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Martinez voters will face two proposals on open space use

MARTINEZ — Voters will now see two battling proposals on the June ballot in regards to city decisions about permitted uses of newly opened areas of open space and parks.
A recent last-minute court decision forced the City Council to place the Martinez Open Space and Park Preservation Initiative on the June 2018 ballot. The Initiative would require a public vote to approve City Council decisions that would change permitted uses of existing open space and parks to other uses. If it passes, it could also not be changed, except by another ballot initiative.
Remarking on the City Council’s legal efforts to keep the Initiative from going to a vote, City Attorney Jeffrey Walters of Walter & Pistole said, “A certain battle may have been lost, but the war has not yet been enjoined. We may not have to turn that page.”
At the March 7 meeting, Walter recommended the council approve another competing measure for the same ballot, and if it passes with the most votes, no further legal maneuvers will be needed.
The city’s measure, which resembles the Open Space and Park Preservation Initiative, would allow a public vote, but it only applies to publicly owned property and could be changed later by a vote of the council. If the city’s measure passes, there would be no public vote on the controversial 98-home development planned for the former Pine Meadow Golf Course, designated as open space/recreational permanent use for the past 40 years.
While neither the city’s measureor nore the voters’ initiative is focused directly on the 98-home DeNova Homes, Martinez Civic LLC development at 451 Vine Hill Way, that project was a catalyst for serious public opposition to a series similar past council approvals.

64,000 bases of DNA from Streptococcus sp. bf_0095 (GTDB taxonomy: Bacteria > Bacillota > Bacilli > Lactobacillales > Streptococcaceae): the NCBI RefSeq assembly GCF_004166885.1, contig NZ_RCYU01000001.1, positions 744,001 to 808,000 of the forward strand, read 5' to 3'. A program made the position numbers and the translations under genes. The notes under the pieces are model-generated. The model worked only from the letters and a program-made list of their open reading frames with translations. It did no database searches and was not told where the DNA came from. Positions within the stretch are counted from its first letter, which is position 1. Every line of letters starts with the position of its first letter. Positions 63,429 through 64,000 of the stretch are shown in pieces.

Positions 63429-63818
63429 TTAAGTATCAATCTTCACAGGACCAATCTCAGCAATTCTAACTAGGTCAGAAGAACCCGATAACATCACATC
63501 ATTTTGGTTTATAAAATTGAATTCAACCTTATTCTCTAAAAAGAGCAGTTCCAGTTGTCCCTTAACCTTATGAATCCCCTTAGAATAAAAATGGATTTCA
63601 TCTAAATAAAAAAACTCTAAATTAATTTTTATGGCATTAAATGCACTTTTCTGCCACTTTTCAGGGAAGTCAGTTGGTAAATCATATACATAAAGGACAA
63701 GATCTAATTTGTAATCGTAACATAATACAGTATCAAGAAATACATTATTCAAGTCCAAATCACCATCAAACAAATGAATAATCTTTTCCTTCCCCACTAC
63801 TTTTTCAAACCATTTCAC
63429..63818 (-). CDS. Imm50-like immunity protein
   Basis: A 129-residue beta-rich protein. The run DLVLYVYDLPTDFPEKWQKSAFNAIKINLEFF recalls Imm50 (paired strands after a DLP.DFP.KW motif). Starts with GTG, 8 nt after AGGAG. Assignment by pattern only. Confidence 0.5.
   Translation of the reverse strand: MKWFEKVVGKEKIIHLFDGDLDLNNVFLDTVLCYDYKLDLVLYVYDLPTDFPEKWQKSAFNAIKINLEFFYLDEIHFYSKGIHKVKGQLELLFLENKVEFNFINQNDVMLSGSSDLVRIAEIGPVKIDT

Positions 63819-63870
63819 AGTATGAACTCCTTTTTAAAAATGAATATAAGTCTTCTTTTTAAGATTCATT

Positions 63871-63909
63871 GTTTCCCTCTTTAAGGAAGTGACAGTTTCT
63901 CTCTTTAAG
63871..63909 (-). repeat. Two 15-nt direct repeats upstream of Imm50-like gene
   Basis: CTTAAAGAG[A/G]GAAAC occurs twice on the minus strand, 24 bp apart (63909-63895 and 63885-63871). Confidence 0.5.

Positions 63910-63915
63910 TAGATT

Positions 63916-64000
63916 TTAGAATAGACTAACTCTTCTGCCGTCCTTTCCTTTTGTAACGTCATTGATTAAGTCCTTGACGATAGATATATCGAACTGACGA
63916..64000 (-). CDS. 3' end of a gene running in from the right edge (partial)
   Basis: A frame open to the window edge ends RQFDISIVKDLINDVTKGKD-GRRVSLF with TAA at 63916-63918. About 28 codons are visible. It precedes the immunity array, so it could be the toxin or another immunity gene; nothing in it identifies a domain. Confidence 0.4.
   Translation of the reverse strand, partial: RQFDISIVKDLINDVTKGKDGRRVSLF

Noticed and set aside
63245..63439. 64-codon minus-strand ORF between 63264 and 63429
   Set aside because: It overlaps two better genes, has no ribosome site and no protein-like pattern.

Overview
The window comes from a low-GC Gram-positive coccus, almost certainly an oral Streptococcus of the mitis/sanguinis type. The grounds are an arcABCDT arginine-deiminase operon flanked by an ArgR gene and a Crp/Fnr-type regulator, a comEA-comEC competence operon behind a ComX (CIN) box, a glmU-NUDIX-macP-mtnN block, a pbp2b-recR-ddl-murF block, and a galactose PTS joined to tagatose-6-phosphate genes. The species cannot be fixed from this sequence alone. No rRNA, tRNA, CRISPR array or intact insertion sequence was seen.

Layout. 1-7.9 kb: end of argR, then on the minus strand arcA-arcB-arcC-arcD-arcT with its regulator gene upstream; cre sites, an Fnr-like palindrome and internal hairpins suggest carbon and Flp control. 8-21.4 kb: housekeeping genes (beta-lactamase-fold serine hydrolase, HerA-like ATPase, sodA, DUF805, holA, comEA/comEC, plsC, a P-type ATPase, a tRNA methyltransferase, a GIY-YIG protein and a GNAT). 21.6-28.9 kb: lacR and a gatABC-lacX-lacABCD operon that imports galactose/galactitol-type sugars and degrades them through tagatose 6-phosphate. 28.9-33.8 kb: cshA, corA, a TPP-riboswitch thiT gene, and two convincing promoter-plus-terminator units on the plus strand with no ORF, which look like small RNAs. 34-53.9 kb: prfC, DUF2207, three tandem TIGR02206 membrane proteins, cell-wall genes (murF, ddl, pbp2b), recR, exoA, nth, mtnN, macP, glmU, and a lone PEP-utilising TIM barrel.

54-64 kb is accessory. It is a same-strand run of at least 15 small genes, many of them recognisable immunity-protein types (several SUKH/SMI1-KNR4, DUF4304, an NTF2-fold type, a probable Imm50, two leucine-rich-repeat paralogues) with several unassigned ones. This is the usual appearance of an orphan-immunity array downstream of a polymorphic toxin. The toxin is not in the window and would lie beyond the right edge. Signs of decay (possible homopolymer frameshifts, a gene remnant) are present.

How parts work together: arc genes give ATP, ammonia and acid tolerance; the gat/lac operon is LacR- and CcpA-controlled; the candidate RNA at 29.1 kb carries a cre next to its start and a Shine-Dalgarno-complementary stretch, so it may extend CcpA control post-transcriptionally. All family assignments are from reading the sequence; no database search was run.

When the voter Initiative, with more than enough qualified signatures, was given to city officials in 2017. The city refused to put it on the ballot, on grounds that the Initiative was “fatally flawed.” Then Initiative supporters sued the city of Martinez to make the city do it.
The city countered with a suit requesting a judge to review the Initiative document and determine if it was suitable for a ballot. The city lost, and Walter explained why.
Procedural matters are considered before balloting and substantive ones are considered later. The city’s complaint claimed both types of defects, but the judge declined to make a determination on the latter, according to Walter.
With the Contra Costa County Elections Department deadline looming, city attorneys hastily prepared the city measure for a council for a vote last week. Councilwoman Lara Delaney said she had not seen the document until that night, and Walter responded, “It was completed only one hour before the meeting.”
Council approval of the city measure allows the mayor to write arguments for and against each proposed ordinance, and if both pass, the one with the most votes will prevail.
Councilman Mark Ross wanted assurances that the Initiative and the Measure be printed completely — they would not be summarized — in the voting materials.
Councilwoman Debbie McKillop wondered how many private properties could be impacted by the Initiative. Walter reported an estimate of possibly 600 parcels.
According to Councilwoman Noralea Gipner who spoke later, city attorneys told the council that any property touching an open space or park user-designated property could be impacted,.
“We all want to protect public property, but we don’t want private property touched,” Gipner said. “We are just trying to do the right thing.”
During public comment, some said that the ownership of property was technically a “bundle of rights” to use the property for certain purposes according to the deed and local laws.
Meanwhile, city legal costs are rising. The total for city attorney and consultant fees is unknown, but the council approved up to $100,000 for the internationally known law firm of Perkins and Coie, and election costs will be about $98,000, according to Walter. Only DeLaney had opposed spending city money on the legal fight, even if the Initiative contained defects.
In a related legal case, DeNova Homes, developer, and former golf course landowner Christine Dean (for Coward-Dean family), recently lost a court appeal, following a lawsuit against Friends of Pine Meadow group leaders. Those decisions called it a “SLAP” suit, intended to interfere with free speech, according to Tim Platt, one of the defendants.
Contact Dana Guzzetti at dguzzetti10@gmail.com or call 925-202-9292.

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